This raucous show could be the closest you’ll get to spending a whirlwind evening inside an extravagant Baz Luhrmann flick. Taking over The Studio in the belly of the Sydney Opera House, Gatsby at the Green Light is a sauced-up variety show that transports audiences into a pop-up, vintage-inspired night club (complete with a functional bar). Think of this production as a sort of live concept album – featuring a smorgasboard of circus acts, top-shelf burlesque, evocative live singing, and impressive aerial artistry – with the rare art of hair-hanging to boot.
Gatsby cherry-picks from the glitz and glamour of one of Jay Gatsby’s famous parties, remixes it, and serves it up as an escapist fantasy where the roaring ’20s meets the 2020s. In doing so, this show masters the timeless allure of a particular niche of spectacle: watching profusely talented and beautiful people performing seriously difficult tricks and dangling precariously in the air (before elegantly dismounting with a brazen wink).
ARIA-nominated singer Odette is a stand out member of the ensemble, the earthy and mystical vocal quality of the siren of the Inner West providing a soulful connective thread to the mixed bag of acts. Odette collaborated with musical director Kim Moyes (best known as one-half of iconic Australian electronic duo The Presets) on an original song for the production – although, it’s her covers of hit songs that will continue to play on repeat in your mind (her audacious take on ‘Money (That’s What I Want)’ is worth the price of admission alone).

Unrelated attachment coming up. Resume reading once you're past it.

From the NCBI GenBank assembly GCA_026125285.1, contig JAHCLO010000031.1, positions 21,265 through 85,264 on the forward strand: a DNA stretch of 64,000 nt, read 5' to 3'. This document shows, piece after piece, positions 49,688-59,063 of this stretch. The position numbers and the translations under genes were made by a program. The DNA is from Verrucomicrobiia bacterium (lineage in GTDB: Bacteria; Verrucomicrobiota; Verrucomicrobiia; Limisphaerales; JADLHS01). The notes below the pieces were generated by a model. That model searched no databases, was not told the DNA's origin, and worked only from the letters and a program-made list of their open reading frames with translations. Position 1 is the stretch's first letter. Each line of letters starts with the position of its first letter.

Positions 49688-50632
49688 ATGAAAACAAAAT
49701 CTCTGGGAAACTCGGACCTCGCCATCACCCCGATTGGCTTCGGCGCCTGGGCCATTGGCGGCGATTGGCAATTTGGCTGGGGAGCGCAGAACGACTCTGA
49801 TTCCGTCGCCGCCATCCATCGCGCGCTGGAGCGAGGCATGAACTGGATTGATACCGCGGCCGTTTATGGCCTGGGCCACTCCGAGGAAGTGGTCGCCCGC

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Unlike some other takes on F. Scott Fitzgerald’s ever-popular 1925 novel, this fanciful interpretation skims past the more meaningful class commentary in the source material. The tragic story of Gatsby and Daisy's forbidden love is woven in by way of broad gestures and snippets of pre-recorded dialogue (playing Gatsby himself, Beau Sargent performs some of the most emotive aerial storytelling I’ve ever seen). If you know the original story, you can fill the gaps – the narrative is thin here, but it is secondary to the atmosphere and the sideshow stunts.
That said, this show is surprisingly queer – particularly when it comes to the sapphic humour that commanding burlesque siren Bettie Bombshell brings to the stage. (Her act will have you either questioning or affirming your orientation).
With Gatsby, director Craig Ilott confirms his talent for pulling together exciting, variety-filled extravaganzas. After all, he is the same mastermind behind last summer’s French-infused theatrical dinner cabaret experience L’Hôtel, disco-spectacular Velvet Rewired, and five-star blockbuster Amadeus. This is a guaranteed evening of escapist fantasy.
Gatsby ain’t no one-size-fits-all experience, with multiple ticketing options to choose from. To feel truly immersed in the action, go for the VIP Package ($159.90-$169.90) – this gets you stage-side cabaret table seating and a 1920s-style cocktail and canape package* served by the cast (*the quality and tastiness of the canapes on your plate will vary). For a cheaper option with a clearer view of the action (minus snacks), go for regular theatre seating ($74.90-$134.90).
Gatsby at The Greenlight is playing an extended season at the Sydney Opera House until March 24, 2024. Snap up tickets over here.